Desktop Security And Vista: When Windows Passes Apple And Firefox - InformationWeek

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Rob Enderle
Rob Enderle

Desktop Security And Vista: When Windows Passes Apple And Firefox

Columnist Rob Enderle takes a long, hard look at security across the board--from Microsoft to open source technologies--and seems to like what he sees.

Linux Next

Even Symantec admits that at the back-end Linux is not getting the level of attention with regard to attacks that Microsoft platforms are getting. This is probably due to two things: Linux still is perceived to be comparatively secure and as a Web site platform more then a repository for sensitive information.

In other words, people believe it is more secure and not used for the kinds of things that would connect to the financial information the criminals are after.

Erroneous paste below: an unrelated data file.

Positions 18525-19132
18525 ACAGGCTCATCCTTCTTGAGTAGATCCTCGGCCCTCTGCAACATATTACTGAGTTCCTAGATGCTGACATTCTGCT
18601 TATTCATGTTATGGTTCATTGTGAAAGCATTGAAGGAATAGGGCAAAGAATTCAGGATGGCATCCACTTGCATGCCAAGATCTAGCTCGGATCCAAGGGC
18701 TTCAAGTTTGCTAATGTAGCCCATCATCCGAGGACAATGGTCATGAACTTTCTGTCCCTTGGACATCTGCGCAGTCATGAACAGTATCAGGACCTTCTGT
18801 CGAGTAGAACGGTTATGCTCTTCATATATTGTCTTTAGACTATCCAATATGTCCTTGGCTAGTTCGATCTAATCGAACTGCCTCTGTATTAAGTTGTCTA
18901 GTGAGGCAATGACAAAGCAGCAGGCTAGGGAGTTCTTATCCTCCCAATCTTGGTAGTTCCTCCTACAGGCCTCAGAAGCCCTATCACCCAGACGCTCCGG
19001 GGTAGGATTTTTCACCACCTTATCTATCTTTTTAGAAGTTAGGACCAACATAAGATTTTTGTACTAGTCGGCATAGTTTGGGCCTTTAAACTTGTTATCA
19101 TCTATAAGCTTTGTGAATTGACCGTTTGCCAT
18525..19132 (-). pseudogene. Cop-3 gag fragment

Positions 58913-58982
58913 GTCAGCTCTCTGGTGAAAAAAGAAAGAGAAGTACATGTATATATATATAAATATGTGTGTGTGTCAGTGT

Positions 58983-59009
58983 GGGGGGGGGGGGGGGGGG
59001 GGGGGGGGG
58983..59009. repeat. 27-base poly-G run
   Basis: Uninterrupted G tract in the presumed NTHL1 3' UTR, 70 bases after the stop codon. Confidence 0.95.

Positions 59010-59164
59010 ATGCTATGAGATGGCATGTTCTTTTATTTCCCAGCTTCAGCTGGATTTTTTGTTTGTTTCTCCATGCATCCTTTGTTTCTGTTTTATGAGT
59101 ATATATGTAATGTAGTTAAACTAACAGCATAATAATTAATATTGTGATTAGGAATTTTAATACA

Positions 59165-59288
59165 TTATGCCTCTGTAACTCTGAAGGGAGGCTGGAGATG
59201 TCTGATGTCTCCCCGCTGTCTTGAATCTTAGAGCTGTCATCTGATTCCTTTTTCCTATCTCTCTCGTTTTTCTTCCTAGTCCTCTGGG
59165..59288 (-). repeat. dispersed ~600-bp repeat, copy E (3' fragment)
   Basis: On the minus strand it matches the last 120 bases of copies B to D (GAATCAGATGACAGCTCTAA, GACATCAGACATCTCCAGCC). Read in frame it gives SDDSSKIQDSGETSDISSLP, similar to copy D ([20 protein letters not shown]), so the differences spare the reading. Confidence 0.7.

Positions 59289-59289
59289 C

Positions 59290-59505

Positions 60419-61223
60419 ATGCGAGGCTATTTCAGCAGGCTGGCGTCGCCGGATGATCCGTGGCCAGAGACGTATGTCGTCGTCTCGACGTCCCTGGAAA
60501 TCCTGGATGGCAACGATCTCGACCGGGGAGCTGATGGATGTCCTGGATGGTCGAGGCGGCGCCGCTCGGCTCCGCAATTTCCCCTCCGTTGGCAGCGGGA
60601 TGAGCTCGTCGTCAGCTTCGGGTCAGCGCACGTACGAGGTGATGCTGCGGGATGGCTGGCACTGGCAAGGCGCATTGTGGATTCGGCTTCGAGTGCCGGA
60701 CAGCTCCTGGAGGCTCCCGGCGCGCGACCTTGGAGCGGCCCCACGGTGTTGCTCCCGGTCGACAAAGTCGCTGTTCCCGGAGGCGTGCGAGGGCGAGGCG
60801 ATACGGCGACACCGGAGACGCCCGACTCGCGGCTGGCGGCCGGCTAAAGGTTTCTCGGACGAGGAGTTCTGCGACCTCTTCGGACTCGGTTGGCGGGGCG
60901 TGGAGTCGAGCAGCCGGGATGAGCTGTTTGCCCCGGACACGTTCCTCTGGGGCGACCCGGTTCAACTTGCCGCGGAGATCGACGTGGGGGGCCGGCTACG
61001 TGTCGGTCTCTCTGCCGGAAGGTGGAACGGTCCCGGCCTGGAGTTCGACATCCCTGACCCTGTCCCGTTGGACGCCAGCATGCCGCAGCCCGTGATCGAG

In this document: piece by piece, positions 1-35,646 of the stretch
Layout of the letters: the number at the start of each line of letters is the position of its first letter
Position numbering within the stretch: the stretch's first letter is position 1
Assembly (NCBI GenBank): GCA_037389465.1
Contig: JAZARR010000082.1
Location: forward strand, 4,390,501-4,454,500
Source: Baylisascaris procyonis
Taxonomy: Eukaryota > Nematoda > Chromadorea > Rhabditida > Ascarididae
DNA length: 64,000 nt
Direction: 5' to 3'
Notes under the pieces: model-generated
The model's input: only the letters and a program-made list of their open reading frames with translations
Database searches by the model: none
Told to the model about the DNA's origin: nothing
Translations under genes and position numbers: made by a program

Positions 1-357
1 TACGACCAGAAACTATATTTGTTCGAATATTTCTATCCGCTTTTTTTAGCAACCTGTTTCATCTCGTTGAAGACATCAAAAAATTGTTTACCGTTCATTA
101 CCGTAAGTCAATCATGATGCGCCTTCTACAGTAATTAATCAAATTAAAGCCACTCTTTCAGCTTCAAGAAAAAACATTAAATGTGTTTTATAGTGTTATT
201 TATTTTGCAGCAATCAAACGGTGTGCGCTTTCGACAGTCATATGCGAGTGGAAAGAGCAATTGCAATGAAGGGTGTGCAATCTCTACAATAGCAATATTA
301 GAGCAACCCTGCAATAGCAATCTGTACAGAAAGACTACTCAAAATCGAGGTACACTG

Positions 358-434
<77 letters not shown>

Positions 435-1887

Even if Microsoft were to make their servers as secure as Linux is today, something that is, in fact possible with the proper multi-level protections in place, the increased attack rate would continue to make the information on the Windows platform more vulnerable. In short, Microsoft has to be vastly more secure with their server platform then the open source folks do to reach some level of parity or the attack rate needs to become more balanced.

The next big move in this space will be with the Longhorn server release in 2007 that will apply enhancements to the Windows Vista model to Microsoft server platforms. This will be the near-term test for Microsoft and their biggest problem is overcoming human error and internal theft –both that remain the biggest security exposure for the foreseeable future.

If they can better address these exposures, something that by its nature open source platforms have more exposure to, Windows servers could move ahead of Linux enough to be perceived as superior. Currently I am unaware of any such move.

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